The Hovick Family Timeline

c941eb8221c6da3b89e2583070d35b2aAugust 31, 1890 – Rose Evangeline Thompson was born







May 28, 1910 – Rose married Jack Olaf Hovick at age 19

d7d078f440e43af10dad73571fa4ecf0January 8, 1911 – Louise (Rose Louise Hovick) was born. Rose was 20 years old.








4ecafd75d19d051293b0dd88e8c91929November 8, 1912 – June (Ellen June Hovick) was born (some sources say her name was Ellen Evangeline Hovick). Rose was 22 years old.









August 20, 1915 – Rose and Jack divorced, and June began performing in vaudeville at age 2 ½

May 26, 1916 – Rose married Judson Brennerman at age 25

December 1928 – June eloped with Bobby Reed (Weldon Hyde), a dancer in their vaudeville act, at age 16. Rose was 38. Louise was 17. June and Bobby both left the show. They later divorced.

January 1930 – Louise became Gypsy Rose Lee. She was 19 years old. Rose was 39 years old.

April 2, 1932  – June gave birth to April Hyde.

1935 – June married Donald S. Gibbs. They later divorced.

August 25, 1937 – Louise married Arnold “Bob” Mizzy. They later divorced.

1942 – Louise married William Alexander Kirkland. They divorced in 1944.

December 11, 1944 – Louise gave birth to Otto Preminger’s son, Erik Lee.

January 25, 1948 – June married William Spier. They remained married until William’s death in 1973.

1948 – Louise married Julio de Deigo. They later divorced.

1950s – April Hyde became an actress with the stage name April Kent.

mqdefaultJanuary 28, 1954 – Rose died at age 63






1957 – Louise wrote and published her memoirs, titled Gypsy: A Memoir

1959 – The musical Gypsy: An American Fable premiered on Broadway with Ethel Merman as Rose

1962 – Gypsy was made into a movie with Rosalind Russel as Rose


April 26, 1970 – Louise died at age 59









December 28, 1998 – April Kent died


June-Havoc2March 28, 2010 – June died at age 97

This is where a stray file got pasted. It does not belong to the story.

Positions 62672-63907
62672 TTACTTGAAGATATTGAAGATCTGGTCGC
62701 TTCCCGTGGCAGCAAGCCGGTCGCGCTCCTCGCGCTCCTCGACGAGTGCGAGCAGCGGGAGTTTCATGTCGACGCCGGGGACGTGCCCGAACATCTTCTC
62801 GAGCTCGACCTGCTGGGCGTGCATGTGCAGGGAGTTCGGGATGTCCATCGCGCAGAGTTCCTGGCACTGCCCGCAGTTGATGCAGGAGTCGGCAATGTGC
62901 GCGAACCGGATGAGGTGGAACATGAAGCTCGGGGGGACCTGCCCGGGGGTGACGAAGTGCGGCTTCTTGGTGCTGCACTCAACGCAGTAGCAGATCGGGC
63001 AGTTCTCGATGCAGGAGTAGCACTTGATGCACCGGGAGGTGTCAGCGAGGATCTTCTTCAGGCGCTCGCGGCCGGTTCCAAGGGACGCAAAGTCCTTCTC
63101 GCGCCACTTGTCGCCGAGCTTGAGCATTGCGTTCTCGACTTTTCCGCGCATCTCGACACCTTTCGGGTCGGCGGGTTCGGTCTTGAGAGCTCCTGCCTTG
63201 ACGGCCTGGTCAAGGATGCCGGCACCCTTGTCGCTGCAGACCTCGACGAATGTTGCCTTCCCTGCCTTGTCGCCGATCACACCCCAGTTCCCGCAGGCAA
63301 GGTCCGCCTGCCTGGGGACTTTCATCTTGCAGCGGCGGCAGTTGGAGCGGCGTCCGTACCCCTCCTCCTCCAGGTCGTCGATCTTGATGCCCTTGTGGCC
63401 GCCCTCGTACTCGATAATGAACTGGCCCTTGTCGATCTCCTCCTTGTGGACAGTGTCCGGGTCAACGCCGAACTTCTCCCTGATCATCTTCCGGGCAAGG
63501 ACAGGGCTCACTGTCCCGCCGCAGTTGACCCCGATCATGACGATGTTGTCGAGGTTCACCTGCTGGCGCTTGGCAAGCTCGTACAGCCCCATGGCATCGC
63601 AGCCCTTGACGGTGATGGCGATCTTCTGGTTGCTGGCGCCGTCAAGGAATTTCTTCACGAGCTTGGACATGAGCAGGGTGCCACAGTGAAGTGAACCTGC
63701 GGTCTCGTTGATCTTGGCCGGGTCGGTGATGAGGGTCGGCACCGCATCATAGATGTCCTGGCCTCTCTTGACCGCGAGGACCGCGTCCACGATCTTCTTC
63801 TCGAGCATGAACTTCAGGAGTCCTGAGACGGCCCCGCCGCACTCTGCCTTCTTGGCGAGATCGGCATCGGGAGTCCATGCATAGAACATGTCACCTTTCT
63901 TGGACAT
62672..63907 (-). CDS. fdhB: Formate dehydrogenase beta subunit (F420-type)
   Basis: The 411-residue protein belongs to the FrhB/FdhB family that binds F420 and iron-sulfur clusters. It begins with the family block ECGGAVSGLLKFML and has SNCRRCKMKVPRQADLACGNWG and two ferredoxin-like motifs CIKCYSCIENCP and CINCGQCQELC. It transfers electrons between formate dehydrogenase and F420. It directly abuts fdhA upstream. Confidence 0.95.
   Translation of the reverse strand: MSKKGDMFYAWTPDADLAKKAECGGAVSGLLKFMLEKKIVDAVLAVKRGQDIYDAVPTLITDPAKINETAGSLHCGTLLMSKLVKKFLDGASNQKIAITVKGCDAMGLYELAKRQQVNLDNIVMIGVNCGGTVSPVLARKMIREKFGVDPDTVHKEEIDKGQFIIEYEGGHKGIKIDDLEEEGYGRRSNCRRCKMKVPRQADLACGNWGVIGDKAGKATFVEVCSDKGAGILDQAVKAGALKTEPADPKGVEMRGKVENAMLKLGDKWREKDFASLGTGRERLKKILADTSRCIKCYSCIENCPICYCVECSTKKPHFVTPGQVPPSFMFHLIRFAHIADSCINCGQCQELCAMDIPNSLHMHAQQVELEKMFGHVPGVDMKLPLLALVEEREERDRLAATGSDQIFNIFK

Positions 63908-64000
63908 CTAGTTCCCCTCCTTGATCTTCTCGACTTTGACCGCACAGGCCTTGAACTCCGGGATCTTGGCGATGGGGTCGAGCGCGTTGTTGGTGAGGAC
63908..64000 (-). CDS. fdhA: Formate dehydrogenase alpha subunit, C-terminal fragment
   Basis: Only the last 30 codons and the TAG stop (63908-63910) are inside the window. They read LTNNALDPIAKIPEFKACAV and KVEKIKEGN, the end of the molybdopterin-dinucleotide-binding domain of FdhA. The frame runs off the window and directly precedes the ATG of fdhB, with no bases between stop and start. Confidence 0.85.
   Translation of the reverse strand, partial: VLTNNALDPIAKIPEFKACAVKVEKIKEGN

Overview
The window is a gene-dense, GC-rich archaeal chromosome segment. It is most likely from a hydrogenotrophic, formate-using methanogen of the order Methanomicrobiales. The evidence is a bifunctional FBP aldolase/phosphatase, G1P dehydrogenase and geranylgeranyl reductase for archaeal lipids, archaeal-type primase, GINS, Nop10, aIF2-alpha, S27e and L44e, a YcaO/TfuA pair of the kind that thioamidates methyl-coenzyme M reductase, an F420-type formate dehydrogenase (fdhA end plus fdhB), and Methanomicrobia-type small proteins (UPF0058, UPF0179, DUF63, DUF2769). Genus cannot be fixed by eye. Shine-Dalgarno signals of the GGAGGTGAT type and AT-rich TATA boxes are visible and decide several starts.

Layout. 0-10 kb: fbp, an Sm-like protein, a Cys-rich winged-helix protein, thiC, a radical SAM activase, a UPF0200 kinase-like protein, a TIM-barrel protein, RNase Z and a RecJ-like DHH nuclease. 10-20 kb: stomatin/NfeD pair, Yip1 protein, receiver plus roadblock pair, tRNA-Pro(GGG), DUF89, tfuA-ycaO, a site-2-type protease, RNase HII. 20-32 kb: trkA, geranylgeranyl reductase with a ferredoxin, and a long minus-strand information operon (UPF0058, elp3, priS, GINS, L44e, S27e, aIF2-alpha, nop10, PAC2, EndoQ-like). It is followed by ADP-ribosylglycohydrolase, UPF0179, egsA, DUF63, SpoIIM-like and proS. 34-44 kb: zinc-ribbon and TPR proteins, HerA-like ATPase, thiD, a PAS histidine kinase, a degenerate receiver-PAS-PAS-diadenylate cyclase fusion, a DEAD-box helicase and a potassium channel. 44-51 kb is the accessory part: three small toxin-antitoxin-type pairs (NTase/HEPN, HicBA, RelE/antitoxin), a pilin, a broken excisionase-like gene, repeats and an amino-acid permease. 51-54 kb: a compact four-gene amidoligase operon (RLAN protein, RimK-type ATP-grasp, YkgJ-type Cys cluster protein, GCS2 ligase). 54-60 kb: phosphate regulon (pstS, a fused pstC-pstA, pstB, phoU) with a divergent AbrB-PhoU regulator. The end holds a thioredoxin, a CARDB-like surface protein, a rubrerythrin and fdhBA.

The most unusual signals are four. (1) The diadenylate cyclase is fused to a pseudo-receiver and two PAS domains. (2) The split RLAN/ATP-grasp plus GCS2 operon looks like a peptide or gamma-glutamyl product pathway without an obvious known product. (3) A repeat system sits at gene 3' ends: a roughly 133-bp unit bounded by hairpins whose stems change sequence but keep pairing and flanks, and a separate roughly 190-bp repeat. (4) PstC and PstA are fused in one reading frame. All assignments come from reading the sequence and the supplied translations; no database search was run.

Cramer’s Corner: Gypsy, Miscast, And More Gems In Our 60th Anniversary Season!

Happy Birthday To Us! WCT is 60 years old this season, and we are celebrating.  The first mainstage show of our 60th season, Gypsy, runs through October 2nd! Considered by many to be one of the greatest American musicals ever written, the show features a score by Jules Syne and Stephen Sondheim, and a book by Arthur Laurents.  The songs in the show read like a top ten list of all-time greatest songs EVER!  “Together Wherever We Go,” “Some People,” “Small World,” “Let Me Entertain You,” “You Gotta Get A Gimmick,” “All I Need Is The Girl,” and “Everything’s Coming Up Roses!”  And of course, “Rose’s Turn” at the end of the show is possibly the greatest musical theatre moment ever created.  We have a cast of 25 talented community members that are bringing this story to life with incredible vim and verve.  You don’t want to miss this show!

As part of our celebration, my wife Kelli, is playing Rose, and I am playing Herbie.  Kelli and I haven’t been on stage together since we did I Do! I Do! ten years ago.  You never know when we will be on stage together again so don’t miss this chance to see us.  I can’t say enough about Kelli’s interpretation of this incredible woman.  Kelli had a very successful career when we lived in Chicago, playing a multitude of show stopping roles, and earning a Joseph Jefferson Award for her portrayal of the title character in Annie Get Your Gun.  Locally she has played Patsy Cline in several different productions, including the Milwaukee Repertory Theatre, the Oconomowoc Arts Center, the Sharon Lynn Wilson Center, and of course right here at WCT.  I realize that I may be a little biased, but her version of Rose rivals the great women who have played her for the past half century.

Our current featured artist in the Waukesha State Bank Art Gallery in our lobby is Michael Karl. Check him out on Facebook: MichaelKarlEncausticArtist

Right Singer, Wrong Song! Miscast is a one night only cabaret on September 22 at 7:30 pm. Come check out a night of showtunes performed by WCT singers who would never be cast in those roles.  For instance a young girl singing “If I Were A Rich Man” from Fiddler On The Roof, or a young man singing “And I Am Telling You” from Dreamgirls. Click here to get your tickets.

Our 60th Season is on sale now.  Subscription packages for the Mainstage shows, and individual tickets for everything can be purchased now.  Please join us for another great season of entertainment!

I am thrilled to announce that we are now participating in Thrivent Choice, a member-advised charitable grant program of Thrivent Financial.  Eligible members of Thrivent Choice can recommend that WCT is a recipient of Thrivent grant funds.

I also want to remind everyone who shops on (and who doesn’t) to go through Amazon Smile and select WCT as your charity.  Every purchase through Amazon Smile (which is the same as Amazon) qualifies for a donation to the chosen organization.  You can really help us just by buying what you buy anyway!

Our Mainstage season includes: